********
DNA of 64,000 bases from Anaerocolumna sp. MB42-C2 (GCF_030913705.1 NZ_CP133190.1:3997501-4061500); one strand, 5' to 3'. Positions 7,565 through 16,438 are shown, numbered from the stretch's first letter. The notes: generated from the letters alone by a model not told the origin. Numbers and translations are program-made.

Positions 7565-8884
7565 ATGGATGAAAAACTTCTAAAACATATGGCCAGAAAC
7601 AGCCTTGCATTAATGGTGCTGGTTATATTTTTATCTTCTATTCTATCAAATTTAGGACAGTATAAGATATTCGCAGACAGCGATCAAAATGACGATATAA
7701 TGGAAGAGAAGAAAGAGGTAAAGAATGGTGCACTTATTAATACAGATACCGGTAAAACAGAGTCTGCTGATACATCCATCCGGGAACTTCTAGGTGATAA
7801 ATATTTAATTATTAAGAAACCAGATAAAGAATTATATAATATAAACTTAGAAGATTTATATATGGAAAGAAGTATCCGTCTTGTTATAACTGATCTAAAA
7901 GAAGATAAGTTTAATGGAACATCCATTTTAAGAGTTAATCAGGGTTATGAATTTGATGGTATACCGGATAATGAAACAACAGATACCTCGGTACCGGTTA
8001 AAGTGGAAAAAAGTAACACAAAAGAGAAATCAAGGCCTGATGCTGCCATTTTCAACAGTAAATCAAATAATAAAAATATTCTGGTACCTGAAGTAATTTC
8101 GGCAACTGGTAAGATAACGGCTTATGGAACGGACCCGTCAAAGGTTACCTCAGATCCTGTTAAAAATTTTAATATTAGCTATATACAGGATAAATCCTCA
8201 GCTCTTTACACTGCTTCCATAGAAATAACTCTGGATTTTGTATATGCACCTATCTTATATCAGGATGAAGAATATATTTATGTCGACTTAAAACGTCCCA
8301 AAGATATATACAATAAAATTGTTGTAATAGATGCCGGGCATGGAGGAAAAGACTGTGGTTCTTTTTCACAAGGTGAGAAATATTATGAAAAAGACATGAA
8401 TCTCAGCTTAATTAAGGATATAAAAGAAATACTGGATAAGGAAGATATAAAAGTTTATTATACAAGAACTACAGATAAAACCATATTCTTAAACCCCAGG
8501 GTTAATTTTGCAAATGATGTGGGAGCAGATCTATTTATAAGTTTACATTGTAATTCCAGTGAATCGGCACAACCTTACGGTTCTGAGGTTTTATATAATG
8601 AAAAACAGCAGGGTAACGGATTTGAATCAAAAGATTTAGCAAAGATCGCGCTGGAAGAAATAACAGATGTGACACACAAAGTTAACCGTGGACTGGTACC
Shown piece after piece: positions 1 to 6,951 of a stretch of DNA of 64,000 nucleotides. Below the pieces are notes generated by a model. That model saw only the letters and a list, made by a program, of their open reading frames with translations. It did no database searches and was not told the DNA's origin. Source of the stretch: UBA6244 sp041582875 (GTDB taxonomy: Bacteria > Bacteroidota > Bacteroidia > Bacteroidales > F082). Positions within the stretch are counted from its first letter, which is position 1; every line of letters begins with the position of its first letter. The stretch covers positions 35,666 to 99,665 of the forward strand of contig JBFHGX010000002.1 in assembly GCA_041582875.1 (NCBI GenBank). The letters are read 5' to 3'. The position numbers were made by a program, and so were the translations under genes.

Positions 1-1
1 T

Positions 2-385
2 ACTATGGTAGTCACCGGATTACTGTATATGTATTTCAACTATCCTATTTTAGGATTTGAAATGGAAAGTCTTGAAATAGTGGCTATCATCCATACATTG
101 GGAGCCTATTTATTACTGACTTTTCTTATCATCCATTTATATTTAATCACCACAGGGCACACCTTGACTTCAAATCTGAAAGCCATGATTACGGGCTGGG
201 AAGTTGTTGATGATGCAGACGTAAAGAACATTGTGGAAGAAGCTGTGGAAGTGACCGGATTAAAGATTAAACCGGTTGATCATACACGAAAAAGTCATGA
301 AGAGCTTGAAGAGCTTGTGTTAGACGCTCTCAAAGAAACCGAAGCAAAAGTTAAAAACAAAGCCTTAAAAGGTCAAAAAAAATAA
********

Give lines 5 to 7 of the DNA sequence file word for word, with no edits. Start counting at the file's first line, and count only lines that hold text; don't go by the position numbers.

7701 TGGAAGAGAAGAAAGAGGTAAAGAATGGTGCACTTATTAATACAGATACCGGTAAAACAGAGTCTGCTGATACATCCATCCGGGAACTTCTAGGTGATAA
7801 ATATTTAATTATTAAGAAACCAGATAAAGAATTATATAATATAAACTTAGAAGATTTATATATGGAAAGAAGTATCCGTCTTGTTATAACTGATCTAAAA
7901 GAAGATAAGTTTAATGGAACATCCATTTTAAGAGTTAATCAGGGTTATGAATTTGATGGTATACCGGATAATGAAACAACAGATACCTCGGTACCGGTTA